A hernia is a condition in which part of the large intestine escapes through a weakness in the abdominal wall. Most of the time this condition is not an emergency, but hernias should be treated as soon as they appear. This article outlines a few of the treatment options available to most hernia sufferers. For our purposes we will be focusing on the most common type of hernia, the inguinal (groin) hernia.
Assess the severity of the hernia. If your hernia is painful, tender to the touch and cannot be reduced (pushed back in) you should visit the emergency room, preferably within six hours of onset. If your hernia can be pushed back in, this is not an emergency.
To reduce (push in) the hernia and temporarily alleviate the discomfort, it is recommended you lie flat on your back. Choose a flat, solid surface, such as the floor. Relax. Breathe slowly. If the hernia does not reduce by itself, gently coax it back in with your fingers. The hernia should mostly or completely retract. Relax a while longer and take it easy today.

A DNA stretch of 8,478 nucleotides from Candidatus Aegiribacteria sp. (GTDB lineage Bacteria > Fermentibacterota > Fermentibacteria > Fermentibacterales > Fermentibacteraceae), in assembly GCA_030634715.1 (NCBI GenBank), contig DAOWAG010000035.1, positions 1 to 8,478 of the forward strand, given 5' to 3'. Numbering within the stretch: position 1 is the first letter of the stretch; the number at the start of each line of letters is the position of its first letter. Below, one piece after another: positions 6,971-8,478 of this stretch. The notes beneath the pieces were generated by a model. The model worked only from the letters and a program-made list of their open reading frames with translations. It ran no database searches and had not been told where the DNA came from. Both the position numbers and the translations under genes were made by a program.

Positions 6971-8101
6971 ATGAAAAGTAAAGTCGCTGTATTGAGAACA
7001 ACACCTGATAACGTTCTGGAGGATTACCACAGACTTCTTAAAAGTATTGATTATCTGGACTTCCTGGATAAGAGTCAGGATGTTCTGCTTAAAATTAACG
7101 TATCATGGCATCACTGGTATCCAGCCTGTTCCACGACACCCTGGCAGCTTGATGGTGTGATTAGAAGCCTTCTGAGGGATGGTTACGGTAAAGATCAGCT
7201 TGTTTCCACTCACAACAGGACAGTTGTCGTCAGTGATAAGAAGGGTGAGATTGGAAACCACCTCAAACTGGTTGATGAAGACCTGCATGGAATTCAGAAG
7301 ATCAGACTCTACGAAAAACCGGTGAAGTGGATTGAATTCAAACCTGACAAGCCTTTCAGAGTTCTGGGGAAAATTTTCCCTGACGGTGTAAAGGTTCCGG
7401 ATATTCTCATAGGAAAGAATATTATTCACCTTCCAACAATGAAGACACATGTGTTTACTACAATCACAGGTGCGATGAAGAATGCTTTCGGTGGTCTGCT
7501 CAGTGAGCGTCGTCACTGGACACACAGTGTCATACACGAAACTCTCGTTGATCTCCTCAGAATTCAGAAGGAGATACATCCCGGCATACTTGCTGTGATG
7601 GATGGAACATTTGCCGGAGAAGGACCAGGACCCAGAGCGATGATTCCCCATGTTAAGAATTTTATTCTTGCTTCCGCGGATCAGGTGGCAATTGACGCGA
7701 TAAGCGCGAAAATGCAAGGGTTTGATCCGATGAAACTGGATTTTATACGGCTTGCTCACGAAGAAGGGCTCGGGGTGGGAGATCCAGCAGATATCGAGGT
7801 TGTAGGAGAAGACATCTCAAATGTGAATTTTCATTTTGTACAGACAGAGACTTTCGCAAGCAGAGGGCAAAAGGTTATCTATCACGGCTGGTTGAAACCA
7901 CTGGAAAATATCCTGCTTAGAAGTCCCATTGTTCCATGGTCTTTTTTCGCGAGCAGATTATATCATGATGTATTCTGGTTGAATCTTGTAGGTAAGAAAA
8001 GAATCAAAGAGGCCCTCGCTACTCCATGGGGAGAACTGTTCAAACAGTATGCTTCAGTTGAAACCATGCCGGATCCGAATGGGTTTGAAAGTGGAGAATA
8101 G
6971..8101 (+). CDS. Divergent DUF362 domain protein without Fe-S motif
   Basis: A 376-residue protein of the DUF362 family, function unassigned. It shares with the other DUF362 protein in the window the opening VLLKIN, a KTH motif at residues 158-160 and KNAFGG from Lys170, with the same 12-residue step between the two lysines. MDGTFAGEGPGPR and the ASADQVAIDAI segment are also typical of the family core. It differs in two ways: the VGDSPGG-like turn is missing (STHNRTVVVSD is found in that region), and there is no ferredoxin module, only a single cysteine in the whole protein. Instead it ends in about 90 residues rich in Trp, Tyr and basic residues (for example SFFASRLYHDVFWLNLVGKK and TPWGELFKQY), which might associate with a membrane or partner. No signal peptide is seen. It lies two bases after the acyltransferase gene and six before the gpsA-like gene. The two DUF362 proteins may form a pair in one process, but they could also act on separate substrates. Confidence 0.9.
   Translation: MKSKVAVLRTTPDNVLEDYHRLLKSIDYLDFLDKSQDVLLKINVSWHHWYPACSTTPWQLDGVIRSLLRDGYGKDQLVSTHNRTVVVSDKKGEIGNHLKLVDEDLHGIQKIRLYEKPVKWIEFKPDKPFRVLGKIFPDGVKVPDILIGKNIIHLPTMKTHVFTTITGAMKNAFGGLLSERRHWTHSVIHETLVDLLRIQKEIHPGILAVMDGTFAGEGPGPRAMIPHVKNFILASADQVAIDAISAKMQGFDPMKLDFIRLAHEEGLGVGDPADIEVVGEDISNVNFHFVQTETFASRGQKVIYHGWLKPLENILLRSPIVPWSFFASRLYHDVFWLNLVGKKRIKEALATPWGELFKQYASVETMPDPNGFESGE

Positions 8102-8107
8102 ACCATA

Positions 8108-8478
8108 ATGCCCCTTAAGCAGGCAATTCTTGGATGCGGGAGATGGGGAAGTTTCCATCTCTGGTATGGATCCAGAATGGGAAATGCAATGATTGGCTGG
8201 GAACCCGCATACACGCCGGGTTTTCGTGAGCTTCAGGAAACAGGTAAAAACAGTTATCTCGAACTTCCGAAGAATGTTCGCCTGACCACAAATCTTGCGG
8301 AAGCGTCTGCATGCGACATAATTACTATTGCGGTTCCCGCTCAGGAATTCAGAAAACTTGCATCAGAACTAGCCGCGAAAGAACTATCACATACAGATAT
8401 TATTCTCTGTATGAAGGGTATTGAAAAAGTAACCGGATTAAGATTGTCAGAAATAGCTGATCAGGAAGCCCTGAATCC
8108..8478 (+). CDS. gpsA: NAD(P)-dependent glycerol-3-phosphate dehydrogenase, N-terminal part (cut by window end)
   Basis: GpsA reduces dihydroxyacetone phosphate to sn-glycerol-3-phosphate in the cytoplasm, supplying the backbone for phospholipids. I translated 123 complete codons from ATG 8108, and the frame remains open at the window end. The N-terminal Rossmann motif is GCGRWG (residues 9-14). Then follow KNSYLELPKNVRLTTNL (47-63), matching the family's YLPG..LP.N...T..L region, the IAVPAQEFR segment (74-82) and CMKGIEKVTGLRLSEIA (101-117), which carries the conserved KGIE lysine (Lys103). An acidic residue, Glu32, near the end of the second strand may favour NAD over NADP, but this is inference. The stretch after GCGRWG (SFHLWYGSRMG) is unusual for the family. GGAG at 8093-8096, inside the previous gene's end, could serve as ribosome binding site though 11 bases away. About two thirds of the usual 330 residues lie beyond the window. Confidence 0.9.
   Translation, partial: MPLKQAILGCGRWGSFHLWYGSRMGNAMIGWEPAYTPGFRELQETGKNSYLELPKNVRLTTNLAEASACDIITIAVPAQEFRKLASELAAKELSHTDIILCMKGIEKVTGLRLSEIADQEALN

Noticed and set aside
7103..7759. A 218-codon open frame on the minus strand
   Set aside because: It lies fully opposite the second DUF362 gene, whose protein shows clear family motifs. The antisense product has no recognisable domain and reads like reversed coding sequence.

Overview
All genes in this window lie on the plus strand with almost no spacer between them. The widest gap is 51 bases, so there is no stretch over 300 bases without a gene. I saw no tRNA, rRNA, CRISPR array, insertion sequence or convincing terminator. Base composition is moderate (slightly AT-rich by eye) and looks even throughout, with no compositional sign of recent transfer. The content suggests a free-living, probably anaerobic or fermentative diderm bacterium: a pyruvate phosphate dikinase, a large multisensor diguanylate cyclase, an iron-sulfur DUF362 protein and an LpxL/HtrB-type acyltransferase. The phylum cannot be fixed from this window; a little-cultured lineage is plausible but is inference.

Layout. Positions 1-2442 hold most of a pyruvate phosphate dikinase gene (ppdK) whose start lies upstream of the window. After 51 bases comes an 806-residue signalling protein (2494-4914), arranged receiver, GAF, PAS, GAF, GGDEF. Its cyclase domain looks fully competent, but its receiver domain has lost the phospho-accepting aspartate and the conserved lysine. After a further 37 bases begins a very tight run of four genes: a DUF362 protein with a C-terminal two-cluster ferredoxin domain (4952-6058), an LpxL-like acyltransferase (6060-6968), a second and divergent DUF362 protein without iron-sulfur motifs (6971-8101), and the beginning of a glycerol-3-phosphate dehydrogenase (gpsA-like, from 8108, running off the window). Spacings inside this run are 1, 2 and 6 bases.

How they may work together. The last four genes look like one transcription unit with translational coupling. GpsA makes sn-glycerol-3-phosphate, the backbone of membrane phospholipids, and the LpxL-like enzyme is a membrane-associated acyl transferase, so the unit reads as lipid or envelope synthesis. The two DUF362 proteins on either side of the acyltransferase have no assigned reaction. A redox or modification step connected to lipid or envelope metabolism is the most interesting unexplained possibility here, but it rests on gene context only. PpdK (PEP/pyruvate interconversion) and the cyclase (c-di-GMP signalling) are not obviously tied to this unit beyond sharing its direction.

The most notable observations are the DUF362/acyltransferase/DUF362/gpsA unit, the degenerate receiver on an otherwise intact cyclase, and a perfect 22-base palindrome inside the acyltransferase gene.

Get a doctor referral to see a surgeon who will discuss the option of repairing your hernia. Hernia surgery involves sewing up the abdominal wall so that the intestine is held securely where it belongs. Some hernias cannot be operated on, so other treatments might be necessary.
If your hernia cannot be operated on, consider purchasing a truss or hernia belt, which can be worn under the clothes to keep the hernia inside your abdominal wall. This is a good investment, as an untreated hernia can worsen over time, increasing the chances of incarceration or strangulation.
Consult a naturopathic physician. He or she can discuss relaxation, meditation, and low-impact exercise programs that can reduce the chances of your hernia becoming worse. In some cases, a naturopathic solution can make the hernia go away.